snippet from a): 'The RDA for protein has been established at 0.8 grams/kg of body weight for adults. This is not enough to build muscle mass for intense athletes. Although it's difficult to pinpoint a specific number because you have to take into account many variables, research has determined an acceptable range: even at the very high end, the top protein intake needs to be 1.5 - 2.0 g/kg of body weight. For our 180 lb. (divided by 2.2 = 82 kg) lifter, this would be 122 - 164 grams of protein per day. Since protein has 4 calories per gram, then this amount of protein would comprise 13 - 18 percent of his daily caloric intake of 3700 calories; the usual recommendation is about 12 - 15 percent. As you can see, a huge excess of protein is not needed. You can check out the chart below for some ideas about where to get your protein.'

    b) About.com [personal trainer writing for About.com]

    snippet from b): 'How to Calculate Your Protein Needs:

    1. Weight in pounds divided by 2.2 = weight in kg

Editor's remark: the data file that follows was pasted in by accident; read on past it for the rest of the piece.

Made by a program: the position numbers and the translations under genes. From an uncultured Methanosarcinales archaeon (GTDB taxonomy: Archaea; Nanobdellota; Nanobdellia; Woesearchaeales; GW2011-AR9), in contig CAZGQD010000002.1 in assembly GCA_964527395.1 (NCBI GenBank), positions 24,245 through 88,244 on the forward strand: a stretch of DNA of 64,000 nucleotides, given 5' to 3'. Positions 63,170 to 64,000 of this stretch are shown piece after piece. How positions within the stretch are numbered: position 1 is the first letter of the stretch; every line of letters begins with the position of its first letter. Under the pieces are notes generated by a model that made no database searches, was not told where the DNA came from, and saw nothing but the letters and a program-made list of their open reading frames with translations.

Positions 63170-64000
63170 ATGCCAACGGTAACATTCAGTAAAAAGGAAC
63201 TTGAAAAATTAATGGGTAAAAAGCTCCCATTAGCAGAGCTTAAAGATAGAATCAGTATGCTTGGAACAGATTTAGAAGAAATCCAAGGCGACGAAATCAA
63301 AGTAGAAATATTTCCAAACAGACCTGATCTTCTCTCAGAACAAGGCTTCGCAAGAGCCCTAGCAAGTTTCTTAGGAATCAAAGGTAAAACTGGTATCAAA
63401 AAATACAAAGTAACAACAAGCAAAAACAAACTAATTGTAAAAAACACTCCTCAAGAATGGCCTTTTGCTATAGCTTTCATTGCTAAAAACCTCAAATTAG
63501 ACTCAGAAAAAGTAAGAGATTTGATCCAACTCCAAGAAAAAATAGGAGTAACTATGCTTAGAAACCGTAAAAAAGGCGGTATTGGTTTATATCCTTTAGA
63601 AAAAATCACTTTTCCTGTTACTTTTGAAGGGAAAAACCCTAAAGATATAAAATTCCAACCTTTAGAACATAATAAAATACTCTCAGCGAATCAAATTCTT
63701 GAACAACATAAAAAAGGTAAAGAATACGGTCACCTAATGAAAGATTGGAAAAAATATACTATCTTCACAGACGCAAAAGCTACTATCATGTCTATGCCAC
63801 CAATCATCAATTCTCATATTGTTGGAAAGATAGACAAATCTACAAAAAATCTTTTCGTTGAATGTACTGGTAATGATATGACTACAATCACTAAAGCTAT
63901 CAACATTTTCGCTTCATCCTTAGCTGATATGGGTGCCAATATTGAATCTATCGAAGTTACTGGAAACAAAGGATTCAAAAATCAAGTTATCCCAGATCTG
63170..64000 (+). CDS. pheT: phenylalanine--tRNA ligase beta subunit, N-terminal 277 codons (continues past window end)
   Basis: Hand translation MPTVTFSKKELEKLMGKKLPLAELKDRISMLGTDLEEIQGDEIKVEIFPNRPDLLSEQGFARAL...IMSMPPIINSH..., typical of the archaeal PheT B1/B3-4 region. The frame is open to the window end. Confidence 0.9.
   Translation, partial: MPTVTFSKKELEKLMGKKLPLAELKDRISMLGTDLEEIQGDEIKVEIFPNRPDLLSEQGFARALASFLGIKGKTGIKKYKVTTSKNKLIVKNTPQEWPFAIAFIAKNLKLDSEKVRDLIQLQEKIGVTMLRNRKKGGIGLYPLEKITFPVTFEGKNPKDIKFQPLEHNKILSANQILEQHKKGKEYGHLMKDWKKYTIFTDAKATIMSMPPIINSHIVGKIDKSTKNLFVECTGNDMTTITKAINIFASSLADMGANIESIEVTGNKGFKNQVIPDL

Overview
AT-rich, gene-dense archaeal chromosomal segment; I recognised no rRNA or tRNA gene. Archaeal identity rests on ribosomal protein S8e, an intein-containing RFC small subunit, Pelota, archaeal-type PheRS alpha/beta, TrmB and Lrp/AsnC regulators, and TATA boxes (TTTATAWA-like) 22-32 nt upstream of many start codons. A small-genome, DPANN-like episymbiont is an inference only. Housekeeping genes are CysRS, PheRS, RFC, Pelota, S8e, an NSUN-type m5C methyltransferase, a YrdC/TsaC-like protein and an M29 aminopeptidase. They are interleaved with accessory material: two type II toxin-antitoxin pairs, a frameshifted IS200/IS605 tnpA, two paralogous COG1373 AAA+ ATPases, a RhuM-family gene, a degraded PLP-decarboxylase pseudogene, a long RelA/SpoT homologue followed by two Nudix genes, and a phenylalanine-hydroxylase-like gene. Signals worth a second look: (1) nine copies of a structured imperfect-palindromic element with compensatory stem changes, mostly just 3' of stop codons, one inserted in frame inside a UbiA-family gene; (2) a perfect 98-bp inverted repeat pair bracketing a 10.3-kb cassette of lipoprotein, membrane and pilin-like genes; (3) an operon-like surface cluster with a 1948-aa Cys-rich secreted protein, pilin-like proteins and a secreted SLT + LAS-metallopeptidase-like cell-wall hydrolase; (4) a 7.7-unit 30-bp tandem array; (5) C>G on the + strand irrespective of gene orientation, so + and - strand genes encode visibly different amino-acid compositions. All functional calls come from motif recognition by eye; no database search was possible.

2. Weight in kg x 0.8-1.8 gm/kg = protein gm.

    Use a lower number if you are in good health and are sedentary (i.e., 0.8). Use a higher number (between 1 and 1.8) if you are under stress, are pregnant, are recovering from an illness, or if you are involved in consistent and intense weight or endurance training.

    Example: 154 lb male who is a regular exerciser and lifts weights
    154 lbs/2.2 = 70kg
    70kg x 1.5 = 105 gm protein/day'

    c) Howmuchprotein website [protein calculator on a bodybuilding-oriented site. I don't know who made it, but it goes by the 1-1.2g protein: 1lb [= 2.2-2.64g/kg] body mass ratio. It doesn't seem to state any particular authority for this number, though.]
    This is pretty definitive, 1gr/lean body mass is a myth........

    Studies on Optimal Protein Intake
    All values in the bullet point list below are expressed as grams of protein per pound of body weight per day. All of these studies controlled for energy intake, either based on individual requirements or by setting energy intake to be equal in all experimental conditions, so that only the proportion of protein in the diet varied between groups. If the studies were based on unreliable methods such as nitrogen balance, a marker of lean body mass changes, I only included them if they controlled for sweating and dietary adaptation periods.